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MLB Los Angeles Dodgers: 10 Bold Predictions for 2012 Season

Douglas MayberryContributor IIIFebruary 16, 2012

MLB Los Angeles Dodgers: 10 Bold Predictions for 2012 Season

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    While most viewed the Los Angeles Dodgers' 2011 season to be a failure, they actually had success hidden underneath all the failure. With swirling rumors behind Frank McCourt's divorce and misuse of the team's funds, the Dodgers actually finished with a winning record of 82-79.

    They finally found their key players in Matt Kemp and Clayton Kershaw, and neither is predicted to regress this season. The Dodgers finally locked up Kemp for the long term, signing him for eight years at $160 million. 

    The team is in the process of selling to new owners, and it is presumed that one of baseball's most storied franchises will be under new ownership for the start of the 2012 season. After the team sells, the new owners will be able to re-negotiate their television contract, à la the Miami Marlins. After the TV deal is completed, the franchise will finally have money to spend on next season's free agents, a list that includes Cole Hamels, Matt Cain, Josh Hamilton, B.J. Upton and Shane Victorino. 

    While the 2013 season looks like the Dodgers' start of a new era, 2012 looks about the same. The Dodgers' payroll is currently at $105,112,432, with $21,712,432 committed to: Manny Ramirez, Andruw Jones, Rafael Furcal, Juan Pierre, Jon Garland, Hiroki Kuroda and Casey Blake.

    Kemp and Kershaw have to lead the Dodgers for the entire season, while rookies such as Dee Gordon and Jerry Sands have to step up to the plate.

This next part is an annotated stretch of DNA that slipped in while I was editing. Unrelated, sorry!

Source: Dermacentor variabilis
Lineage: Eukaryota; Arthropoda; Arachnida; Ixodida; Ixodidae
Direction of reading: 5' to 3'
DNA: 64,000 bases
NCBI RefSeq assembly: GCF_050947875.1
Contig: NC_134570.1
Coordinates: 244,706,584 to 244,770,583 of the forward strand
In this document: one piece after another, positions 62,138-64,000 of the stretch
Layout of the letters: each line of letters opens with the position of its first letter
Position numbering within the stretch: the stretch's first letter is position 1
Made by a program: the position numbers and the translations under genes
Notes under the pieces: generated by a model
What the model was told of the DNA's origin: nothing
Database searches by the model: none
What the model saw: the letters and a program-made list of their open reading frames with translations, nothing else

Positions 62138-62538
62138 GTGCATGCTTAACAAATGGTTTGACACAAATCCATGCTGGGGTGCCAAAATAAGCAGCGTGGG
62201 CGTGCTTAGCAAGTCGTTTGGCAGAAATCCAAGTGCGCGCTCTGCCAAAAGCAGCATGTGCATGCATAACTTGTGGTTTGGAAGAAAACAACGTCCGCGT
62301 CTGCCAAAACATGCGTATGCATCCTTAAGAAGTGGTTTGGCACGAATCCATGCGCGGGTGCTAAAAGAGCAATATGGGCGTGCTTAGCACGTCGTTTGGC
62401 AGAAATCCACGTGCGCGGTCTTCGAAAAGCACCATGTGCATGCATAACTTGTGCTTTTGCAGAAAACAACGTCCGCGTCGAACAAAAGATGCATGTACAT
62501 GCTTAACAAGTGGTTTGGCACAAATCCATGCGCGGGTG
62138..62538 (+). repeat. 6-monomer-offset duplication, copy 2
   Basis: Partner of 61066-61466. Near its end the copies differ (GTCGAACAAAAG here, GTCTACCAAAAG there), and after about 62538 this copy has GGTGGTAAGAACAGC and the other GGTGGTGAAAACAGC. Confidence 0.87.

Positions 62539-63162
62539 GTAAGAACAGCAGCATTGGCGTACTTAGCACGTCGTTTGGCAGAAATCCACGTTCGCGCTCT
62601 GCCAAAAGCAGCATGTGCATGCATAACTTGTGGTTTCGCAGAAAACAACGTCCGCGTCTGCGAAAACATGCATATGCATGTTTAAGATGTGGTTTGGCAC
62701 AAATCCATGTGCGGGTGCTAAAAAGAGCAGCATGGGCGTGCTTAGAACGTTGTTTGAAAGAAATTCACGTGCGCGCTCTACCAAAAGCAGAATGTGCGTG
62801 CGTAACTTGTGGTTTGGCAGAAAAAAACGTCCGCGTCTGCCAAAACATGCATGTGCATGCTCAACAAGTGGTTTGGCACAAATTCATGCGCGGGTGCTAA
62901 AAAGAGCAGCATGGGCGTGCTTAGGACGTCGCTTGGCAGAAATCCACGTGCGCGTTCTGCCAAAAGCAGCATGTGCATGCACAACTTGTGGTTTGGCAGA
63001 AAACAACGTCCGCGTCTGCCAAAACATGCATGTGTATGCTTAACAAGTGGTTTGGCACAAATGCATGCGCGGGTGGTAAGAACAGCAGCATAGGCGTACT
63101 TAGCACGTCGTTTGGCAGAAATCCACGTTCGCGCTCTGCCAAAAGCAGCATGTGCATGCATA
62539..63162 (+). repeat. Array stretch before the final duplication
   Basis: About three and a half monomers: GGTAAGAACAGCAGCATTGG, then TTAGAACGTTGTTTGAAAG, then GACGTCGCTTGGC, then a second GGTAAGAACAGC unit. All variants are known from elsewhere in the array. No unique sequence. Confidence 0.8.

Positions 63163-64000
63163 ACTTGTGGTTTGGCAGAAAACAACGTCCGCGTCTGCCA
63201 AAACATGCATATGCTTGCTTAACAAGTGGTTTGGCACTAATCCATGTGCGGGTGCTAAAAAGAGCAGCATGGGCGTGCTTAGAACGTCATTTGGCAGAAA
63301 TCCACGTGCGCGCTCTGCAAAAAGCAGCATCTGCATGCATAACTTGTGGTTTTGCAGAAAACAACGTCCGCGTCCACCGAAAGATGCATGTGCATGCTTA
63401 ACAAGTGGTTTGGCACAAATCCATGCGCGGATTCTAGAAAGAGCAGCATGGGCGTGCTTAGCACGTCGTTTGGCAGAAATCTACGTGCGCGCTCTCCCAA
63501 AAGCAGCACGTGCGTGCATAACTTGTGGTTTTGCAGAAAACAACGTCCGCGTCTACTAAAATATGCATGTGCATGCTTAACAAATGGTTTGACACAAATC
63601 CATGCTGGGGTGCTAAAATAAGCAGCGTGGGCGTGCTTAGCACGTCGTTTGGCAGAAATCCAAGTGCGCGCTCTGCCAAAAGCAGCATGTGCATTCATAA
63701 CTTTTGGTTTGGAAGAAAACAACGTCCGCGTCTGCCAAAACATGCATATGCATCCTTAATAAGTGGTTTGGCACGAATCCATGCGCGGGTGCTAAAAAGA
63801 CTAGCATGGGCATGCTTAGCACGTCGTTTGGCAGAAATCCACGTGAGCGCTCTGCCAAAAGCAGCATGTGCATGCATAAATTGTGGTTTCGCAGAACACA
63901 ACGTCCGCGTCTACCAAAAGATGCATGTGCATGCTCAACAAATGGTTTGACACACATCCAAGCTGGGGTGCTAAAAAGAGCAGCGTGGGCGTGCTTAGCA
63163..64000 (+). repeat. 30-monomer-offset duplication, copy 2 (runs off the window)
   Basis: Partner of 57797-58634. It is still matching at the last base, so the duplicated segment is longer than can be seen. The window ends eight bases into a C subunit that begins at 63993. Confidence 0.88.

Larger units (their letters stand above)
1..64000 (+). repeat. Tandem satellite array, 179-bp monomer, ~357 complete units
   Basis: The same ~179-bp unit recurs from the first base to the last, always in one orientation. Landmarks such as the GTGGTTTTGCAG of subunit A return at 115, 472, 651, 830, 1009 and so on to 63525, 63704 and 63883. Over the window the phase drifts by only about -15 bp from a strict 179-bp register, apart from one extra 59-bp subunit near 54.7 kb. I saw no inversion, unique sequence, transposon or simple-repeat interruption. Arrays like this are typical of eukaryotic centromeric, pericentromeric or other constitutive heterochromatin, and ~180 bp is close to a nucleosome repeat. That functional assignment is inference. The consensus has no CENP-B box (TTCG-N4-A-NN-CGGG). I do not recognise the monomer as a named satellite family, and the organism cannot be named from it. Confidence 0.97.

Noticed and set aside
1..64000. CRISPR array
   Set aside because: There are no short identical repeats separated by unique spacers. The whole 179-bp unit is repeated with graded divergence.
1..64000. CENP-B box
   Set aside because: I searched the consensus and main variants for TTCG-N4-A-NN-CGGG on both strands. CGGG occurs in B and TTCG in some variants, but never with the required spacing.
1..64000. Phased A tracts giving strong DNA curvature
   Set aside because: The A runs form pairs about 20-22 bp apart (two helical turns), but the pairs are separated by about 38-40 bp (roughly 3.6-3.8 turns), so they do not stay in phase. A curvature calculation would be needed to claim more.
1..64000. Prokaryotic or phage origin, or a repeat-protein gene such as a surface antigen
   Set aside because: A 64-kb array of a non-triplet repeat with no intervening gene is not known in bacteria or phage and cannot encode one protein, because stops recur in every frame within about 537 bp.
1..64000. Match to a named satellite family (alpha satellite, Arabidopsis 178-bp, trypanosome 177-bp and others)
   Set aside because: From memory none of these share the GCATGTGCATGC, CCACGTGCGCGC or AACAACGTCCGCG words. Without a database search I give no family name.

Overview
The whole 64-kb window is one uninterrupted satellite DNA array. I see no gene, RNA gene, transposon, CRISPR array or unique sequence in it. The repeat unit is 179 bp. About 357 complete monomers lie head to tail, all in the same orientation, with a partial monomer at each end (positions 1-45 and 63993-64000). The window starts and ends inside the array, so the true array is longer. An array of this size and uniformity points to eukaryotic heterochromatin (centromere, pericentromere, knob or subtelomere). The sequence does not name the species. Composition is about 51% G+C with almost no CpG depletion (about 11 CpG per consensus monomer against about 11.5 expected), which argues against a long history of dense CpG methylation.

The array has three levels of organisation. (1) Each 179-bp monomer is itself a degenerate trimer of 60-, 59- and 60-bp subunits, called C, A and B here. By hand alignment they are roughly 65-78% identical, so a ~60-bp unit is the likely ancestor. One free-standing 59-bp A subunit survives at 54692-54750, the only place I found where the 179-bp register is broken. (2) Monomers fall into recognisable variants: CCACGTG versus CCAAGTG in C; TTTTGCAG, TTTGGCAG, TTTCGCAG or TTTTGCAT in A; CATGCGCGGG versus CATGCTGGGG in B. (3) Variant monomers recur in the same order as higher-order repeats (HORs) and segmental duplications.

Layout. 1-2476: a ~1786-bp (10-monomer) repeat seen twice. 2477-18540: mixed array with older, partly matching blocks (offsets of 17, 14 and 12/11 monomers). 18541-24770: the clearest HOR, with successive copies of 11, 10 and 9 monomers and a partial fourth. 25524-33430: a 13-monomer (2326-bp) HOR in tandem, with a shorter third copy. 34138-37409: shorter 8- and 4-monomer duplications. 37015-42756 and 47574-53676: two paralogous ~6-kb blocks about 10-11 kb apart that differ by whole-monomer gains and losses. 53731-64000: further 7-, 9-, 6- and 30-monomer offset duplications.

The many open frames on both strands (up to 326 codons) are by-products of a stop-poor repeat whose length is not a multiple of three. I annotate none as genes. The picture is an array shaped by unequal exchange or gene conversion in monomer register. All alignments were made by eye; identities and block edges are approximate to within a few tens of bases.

What does this season have in store for the Dodgers? Let's find out.

1. Jerry Sands Hits 30 Homers

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    When Sands did get playing time last season, it was sporadic at best. If his 2011 numbers hold true, Sands is only projected to hit 11 home runs for the 2012 season. However, Sands had a .576 slugging percentage in the minors, and a .952 OPS.

    Given those numbers, Sands would be projected to hit 37 home runs in 2012. His real home run total lies somewhere between 11 and 37; but given his track record, I wouldn't be surprised to see Sands hit 30 homers if he is given regular playing time. 

2. Chris Capuano's Era Is Under 3.50

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    Call me crazy on this one, but Capuano's numbers have not been that bad. He has only posted an ERA under 4.00 once in his career, and his career ERA sits at 4.39.

    However, he has averaged 186 innings per season over his career, and he has a pretty decent strikeout rate. Given that he is moving to a pitcher's park in Dodger Stadium, I wouldn't be surprised to see him post a reputable ERA.

3. Chad Billingsley Finally Breaks out

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    I honestly think that Chad Billingsley is the most important part of the Dodgers' 2012 season. He has been hyped to be one of the better starters in the National League, however, he has disappointed the Los Angeles faithful since his rookie season. He looked promising, posting a 3.14 ERA in his first season starting. Now, the only thing that the Buzzsaw is know for is the 4.21 ERA he posted last season.

    This might truly be the season he breaks out. Billingley's career numbers suggest that his 2011 season is to be an outlier. He has an above-average strikeout rate and a decent K/BB ratio, and he is coming into his age-27 season, when most players are believed to be in their prime. He needs to be more consistent to be an ace, but maybe this season Billingsley puts it together. 

4. Andre Ethier Leads the League in Batting

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    Hasn't everyone wondered when Ethier would finally lead the league in batting? We've been through all of his phases, the months where he hits .380 (March of 2011), and the months where he hits .188 (September of 2011.)

    Despite his inconsistency, Ethier is a career .291 hitter, with the ability to be an All-Star. He needs to stay healthy and play at full capacity, but his ability has never been doubted. 

    With all the pressure on Matt Kemp this season, Ethier could thrive. 

A.J. Ellis Becomes the Catcher of the Future.